Ghost towns aren’t just limited to the wild west. They are also common in northern states, like New Jersey. Many New Jersey ghost towns, though, are difficult to find. Only a few buildings, if any, remain in many of these deserted and forgotten spots.
Follow along to discover 6 abandoned and forgotten ghost towns in New Jersey.
Starting our list of ghost towns in New Jersey is the Batsto Village. It’s one of the easiest ghost towns to visit in the state. This deserted town is certainly not forgotten. It’s a historical unincorporated community with many remaining old and fascinating buildings. Basto Village first began to grow in 1766, when Charles Read built the Batsto Iron Works along the Batsto River. This Iron Works successfully produced household items like pots and pans. The ghost town truly expanded in the 1800s when families moved to find work. When the iron industry declined, Batsto Village relied on glass-making.
Now, you can visit this historical site, which is listed on the National Register of Historic Places. Guided tours are available, which include the Batsto Mansion and the Atsion Mansion. The visitor center hosts an informational museum and a beautiful exhibit gallery. Events are also held in the Batsto Village, like the Country Living Fair.
Not much remains of Ong’s Hat (or Ong’s Hut, depending on which legend you believe). Although a ghost town, it’s not forgotten! Ong’s Hat has a long history. Although historians aren’t sure when the village got its name, it’s older than the revolutionary war. This name appears in a 1778 map of Hessian encampments in New Jersey. The town’s peak may have been in the 1860s. However, by the 1930s, while the town’s name remained on maps, there was nothing there but a few brick remains, an open clearing, and an abandoned shed. Some historians aren’t sure if Ong’s Hat was ever a real village. Today, it is a terminus of the Batonia Trail, one of the longest in the state.
If you think Ong’s Hat is strange, you aren’t the only one. According to a conspiracy theory-based story dating back to the 1980s, a group of scientists travels to a creepy parallel universe from Ong’s Hat. One of the core writers/storytellers wrote a book titled, The Incunabula Papers: Ong’s Hat And Other Gateways To New Dimensions. Although he stated that this work was pure fiction, some people believe that Ong’s Hat is part of a bigger conspiracy.
Next on our list of ghost towns in New Jersey is Feltville. Like Batsto Village, Feltville is relatively well-known. Many buildings remain in this abandoned ghost town. Although almost completely abandoned except for three families, Fetlville is now Feltville Historic District. Another name for this village/site is the Deserted Village.
Although the town/village was built in 1825, the first European settler moved to the area in 1736. Peter Willcox, the first settler, built a sawmill, but its days were limited. It was demolished as the population of the area grew. A century after Peter Willcox moved to the area, David Felt purchased land from Willcox’s ancestors and built a mill on Blue Brook, two dams, and a village for workers. Although successful under David Felt, he sold the land to different businesses, that eventually left the area and the buildings abandoned. One of these businesses was a summer resort.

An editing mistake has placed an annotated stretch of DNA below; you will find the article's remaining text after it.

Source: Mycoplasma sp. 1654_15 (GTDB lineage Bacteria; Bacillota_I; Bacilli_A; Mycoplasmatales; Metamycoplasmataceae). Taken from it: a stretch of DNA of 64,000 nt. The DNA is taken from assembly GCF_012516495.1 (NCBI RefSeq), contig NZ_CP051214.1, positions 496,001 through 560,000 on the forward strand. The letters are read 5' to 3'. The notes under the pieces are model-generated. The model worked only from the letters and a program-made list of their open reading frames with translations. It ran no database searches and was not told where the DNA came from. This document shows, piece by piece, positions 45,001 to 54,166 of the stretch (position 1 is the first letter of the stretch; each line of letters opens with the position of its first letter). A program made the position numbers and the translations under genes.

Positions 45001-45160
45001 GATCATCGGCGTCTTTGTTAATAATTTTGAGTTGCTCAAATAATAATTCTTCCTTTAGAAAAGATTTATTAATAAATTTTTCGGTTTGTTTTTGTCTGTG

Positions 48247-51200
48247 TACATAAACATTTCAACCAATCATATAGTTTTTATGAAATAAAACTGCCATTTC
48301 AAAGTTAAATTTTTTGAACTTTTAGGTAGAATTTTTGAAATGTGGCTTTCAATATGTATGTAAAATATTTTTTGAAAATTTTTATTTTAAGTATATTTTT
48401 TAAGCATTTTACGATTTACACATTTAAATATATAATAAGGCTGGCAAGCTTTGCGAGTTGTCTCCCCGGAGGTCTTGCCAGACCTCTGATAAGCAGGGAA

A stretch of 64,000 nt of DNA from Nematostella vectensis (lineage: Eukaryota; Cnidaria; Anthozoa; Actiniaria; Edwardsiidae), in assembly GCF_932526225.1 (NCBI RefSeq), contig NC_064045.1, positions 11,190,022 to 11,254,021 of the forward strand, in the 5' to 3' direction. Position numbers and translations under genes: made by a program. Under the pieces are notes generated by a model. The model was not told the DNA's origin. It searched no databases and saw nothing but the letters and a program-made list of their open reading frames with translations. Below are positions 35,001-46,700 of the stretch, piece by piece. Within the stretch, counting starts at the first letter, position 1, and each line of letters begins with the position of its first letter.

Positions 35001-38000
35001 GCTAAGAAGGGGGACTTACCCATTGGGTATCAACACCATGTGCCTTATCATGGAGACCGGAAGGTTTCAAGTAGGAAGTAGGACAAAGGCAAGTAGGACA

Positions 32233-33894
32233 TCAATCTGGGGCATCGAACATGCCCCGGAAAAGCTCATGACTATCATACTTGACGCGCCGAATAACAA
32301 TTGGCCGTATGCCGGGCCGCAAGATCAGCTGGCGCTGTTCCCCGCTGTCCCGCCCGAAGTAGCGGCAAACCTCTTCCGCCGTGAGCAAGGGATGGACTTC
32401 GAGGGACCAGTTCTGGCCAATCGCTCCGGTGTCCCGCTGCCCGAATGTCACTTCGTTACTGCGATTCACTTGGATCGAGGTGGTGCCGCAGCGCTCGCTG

Another New Jersey ghost town is Allaire Village. Although a ghost town, it’s also a living history museum. You can find this interactive museum in Allaire State Park. Long before European settlers came to the area, the land under the village was an Indian ceremonial ground.
The village was built in 1750. One of the first settlers was Issac Palmer. However, the village is named after James P. Allaire, who purchased the land in 1822. At the village’s peak, it was home to about 500 people. However, the village’s success declined drastically after the wood-burning furnace business collapsed. Although mostly left abandoned after the late 1800s, some buildings were used by passing residents. The village was also used as a backdrop for a few silent movies.
Waterloo Village is a historic site in Stanhope, New Jersey. This village is called the Waterloo Village Historic Site. It’s open to the public, with tours available Saturdays and Sundays between June and September. Not only can you visit this historic site to learn more about the village and its buildings, but also hike surrounding nature trails.
Waterloo Village was built in 1820. Its location about halfway along the Morris Canal made it a convenient stopover and service center. This 19th-century ghost town is located on about 70 acres of land. This open-air museum is on the National Register of Historic Places. Buildings that remain standing include Smith’s General Store, the Blacksmith Shop, Peter D. Smith House, Smith Homestead House, and the United Methodist Church.
Last but not least is the Walpack Center. It’s an unincorporated community in the much larger Walpack Township. This ghost town was previously a farming community built in the 1800s. Although not completely abandoned, it declined tremendously during the 1900s as larger cities grew around this community. You can visit the Walpack Center Historic District to see old buildings like a small schoolhouse built in 1856.
Summary of 6 Abandoned and Forgotten Ghost Towns in New Jersey
|Name of Town||Founded/Period||Purpose|
|Batsto Village||1766||Iron works and glass-making.|
|Ong’s Hat||Pre-Revolutionary War to 1930s||Social center for area with alcohol and prizefighting.|
|Feltville||1825||Sawmill and resort.|
|Allaire Village||1750 to late 1800s||Wood-burning fireplace business.|
|Waterloo Village||1820||Halfway point on the Morris Canal, so a service center and overnight stop.|
|Walpack Center||1800s||Farming village.|
The photo featured at the top of this post is © Wangkun Jia/Shutterstock.com
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